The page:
Will a New Roof Increase the Value of Your Home?

The definitive answer is…yes! Well…and no.

It’s generally believed that a new roof often won’t increase the value of your home unless the current roof is in poor condition. And even then, a new roof may not increase the value of the home enough to cover the cost. This occasionally comes as a surprise to home sellers expecting their newly-installed roof to garner a proportionately higher sales price for their home.

So is replacing the roof on a home that you plan to sell automatically a bad idea? Not necessarily!

New RoofWhile a new roof may not increase the assessed value of your home, it will likely make it more attractive to buyers and could therefore result in a speedier sale. A brand spankin’ new roof, particularly if a different color or type than other homes in the neighborhood, can make your home stand out like Brad Pitt surrounded by Danny DeVitos! If, on the other hand, the roof is old and delapidated, besides creating a poor first impression, it’s also going to mean that the buyer will need to go to the expense of replacing it in short order. No one wants to buy a house knowing that they’re soon going to have to dish out thousands of dollars on maintenance.

In addition to boosting curb appeal, a new roof can be an indication to buyers that the house is probably in good shape overall and is safe to live in. A leaky roof can create the perfect breeding ground for mold and mildew, which can potentially lead to serious health issues for the inhabitants. Even the smallest of openings in a roof can serve as gateways into the attic for disease-carrying birds and rodents. And generally speaking, a shoddy, poorly-maintained roof is going to give potential buyers little confidence that the REST of the house is in much better condition, even if it looks okay at first glance.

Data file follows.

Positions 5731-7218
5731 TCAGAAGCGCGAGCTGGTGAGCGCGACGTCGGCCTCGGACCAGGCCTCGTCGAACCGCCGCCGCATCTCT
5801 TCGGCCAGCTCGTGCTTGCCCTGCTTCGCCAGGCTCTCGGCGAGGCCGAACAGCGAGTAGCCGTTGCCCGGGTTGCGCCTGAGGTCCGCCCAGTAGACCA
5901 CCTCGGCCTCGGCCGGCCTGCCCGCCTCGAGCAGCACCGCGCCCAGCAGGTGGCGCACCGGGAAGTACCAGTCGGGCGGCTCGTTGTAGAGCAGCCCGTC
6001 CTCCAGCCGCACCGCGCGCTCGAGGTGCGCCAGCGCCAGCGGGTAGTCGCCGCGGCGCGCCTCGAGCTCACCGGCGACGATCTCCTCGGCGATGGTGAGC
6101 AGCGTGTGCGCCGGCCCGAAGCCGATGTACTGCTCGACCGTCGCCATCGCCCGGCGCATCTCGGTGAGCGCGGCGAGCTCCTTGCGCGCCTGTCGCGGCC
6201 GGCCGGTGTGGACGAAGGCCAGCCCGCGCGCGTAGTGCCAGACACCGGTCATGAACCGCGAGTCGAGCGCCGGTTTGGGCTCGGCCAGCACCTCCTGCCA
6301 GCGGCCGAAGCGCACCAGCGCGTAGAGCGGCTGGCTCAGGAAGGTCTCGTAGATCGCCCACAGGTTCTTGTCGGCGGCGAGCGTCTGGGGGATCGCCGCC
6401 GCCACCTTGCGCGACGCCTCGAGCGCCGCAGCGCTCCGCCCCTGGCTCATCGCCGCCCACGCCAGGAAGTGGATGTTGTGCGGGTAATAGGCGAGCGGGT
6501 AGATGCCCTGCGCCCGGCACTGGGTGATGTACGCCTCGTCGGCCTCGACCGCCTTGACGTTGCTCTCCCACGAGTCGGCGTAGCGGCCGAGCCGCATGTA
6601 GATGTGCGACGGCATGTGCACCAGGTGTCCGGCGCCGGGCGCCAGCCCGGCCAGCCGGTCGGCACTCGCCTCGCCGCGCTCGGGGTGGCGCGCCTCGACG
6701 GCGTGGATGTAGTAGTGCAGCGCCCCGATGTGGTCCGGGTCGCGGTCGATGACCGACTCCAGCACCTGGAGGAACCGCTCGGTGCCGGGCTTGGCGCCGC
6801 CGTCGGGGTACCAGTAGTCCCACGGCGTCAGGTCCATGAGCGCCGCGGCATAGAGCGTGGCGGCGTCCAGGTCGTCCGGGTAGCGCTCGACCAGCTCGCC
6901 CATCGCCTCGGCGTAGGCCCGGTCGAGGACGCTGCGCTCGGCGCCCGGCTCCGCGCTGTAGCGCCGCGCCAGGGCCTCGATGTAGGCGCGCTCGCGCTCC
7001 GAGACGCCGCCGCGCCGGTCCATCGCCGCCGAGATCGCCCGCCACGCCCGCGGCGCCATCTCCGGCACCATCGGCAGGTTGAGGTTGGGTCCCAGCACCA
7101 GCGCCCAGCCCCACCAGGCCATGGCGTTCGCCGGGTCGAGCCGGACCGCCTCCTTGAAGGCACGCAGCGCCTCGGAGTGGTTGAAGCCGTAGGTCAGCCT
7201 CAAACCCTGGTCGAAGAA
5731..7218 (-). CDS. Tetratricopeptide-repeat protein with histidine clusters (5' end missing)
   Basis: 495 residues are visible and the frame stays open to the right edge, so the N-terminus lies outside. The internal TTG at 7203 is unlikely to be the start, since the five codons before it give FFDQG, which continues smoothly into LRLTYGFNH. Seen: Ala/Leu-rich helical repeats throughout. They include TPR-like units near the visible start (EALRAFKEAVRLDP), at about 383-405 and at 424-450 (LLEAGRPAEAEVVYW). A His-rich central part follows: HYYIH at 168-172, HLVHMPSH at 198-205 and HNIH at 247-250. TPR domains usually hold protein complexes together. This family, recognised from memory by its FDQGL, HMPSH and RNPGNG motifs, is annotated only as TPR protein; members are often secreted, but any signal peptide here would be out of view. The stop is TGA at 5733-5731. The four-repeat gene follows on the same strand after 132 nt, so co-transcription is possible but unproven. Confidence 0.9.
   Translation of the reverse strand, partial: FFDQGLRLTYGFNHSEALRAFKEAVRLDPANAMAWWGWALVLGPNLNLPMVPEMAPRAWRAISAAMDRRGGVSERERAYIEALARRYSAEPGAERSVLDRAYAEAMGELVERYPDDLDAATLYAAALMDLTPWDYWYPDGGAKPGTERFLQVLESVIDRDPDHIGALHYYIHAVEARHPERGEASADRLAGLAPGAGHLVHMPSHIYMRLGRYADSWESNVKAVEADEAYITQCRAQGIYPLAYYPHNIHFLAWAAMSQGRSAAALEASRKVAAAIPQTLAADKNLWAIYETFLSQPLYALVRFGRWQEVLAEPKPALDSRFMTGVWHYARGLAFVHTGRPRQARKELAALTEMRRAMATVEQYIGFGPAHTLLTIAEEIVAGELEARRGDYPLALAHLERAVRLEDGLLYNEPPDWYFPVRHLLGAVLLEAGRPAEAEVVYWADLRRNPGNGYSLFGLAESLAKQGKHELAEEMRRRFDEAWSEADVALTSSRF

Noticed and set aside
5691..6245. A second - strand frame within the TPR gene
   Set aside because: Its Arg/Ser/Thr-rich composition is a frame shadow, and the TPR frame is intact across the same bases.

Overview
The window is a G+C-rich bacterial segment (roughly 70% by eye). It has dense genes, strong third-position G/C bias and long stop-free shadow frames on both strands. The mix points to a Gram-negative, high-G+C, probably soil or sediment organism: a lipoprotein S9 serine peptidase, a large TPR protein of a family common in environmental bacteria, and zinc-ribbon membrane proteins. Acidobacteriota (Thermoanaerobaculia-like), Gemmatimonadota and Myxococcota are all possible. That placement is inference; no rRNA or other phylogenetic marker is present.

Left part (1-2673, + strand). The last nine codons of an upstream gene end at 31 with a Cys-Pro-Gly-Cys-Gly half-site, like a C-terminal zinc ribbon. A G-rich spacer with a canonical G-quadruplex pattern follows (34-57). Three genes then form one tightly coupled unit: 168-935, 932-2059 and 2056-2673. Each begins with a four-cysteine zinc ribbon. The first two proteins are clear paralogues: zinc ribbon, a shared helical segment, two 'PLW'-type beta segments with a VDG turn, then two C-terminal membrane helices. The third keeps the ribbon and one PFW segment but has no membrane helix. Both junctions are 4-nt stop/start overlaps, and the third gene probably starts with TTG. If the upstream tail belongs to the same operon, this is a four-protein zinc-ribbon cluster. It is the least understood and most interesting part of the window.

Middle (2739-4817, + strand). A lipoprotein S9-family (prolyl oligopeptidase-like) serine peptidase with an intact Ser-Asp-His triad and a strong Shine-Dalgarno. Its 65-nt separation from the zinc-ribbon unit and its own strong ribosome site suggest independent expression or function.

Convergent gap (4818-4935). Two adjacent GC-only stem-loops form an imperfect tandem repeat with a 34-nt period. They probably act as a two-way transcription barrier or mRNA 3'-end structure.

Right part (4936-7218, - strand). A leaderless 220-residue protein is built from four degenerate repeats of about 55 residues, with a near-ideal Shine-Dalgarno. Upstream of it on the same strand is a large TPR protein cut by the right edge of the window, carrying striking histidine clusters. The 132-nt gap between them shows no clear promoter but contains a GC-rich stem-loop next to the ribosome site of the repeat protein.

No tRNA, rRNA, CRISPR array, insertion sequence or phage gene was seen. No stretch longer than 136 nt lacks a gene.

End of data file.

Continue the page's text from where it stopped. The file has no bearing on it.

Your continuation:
Certain roofs can actually save the homeowner money. Some of the more reflective roofing materials are energy efficient, resulting in cooler roofs in warm climates, and subsequently, lower electric bills. Other roofs do a great job of keeping the heat IN when it’s cold outside, which is equally friendly on the electric bill. It’s also possible that having one of these energy-efficient roofs will further benefit the homeowner in the form of a tax deduction. Some roofing materials are considered “impact-resistant” by your insurance company and can save you up to a 10% on premiums. Now, all else being relatively equal, who wouldn’t choose a home with a money-saving roof over one that isn’t?

So when considering whether to replace the roof on a home you have for sale, it’s important to look beyond the surface. There are many factors that determine whether or not a new roof will add value, so due diligence is in order. If you do have a roof installed, make sure that your real estate agent is aware of the benefits of your particular roof type and that he/she does a good job of marketing those benefits to potential buyers. You might find that your new roof will allow for a much faster sale, and at a more favorable selling price, than you might have expected.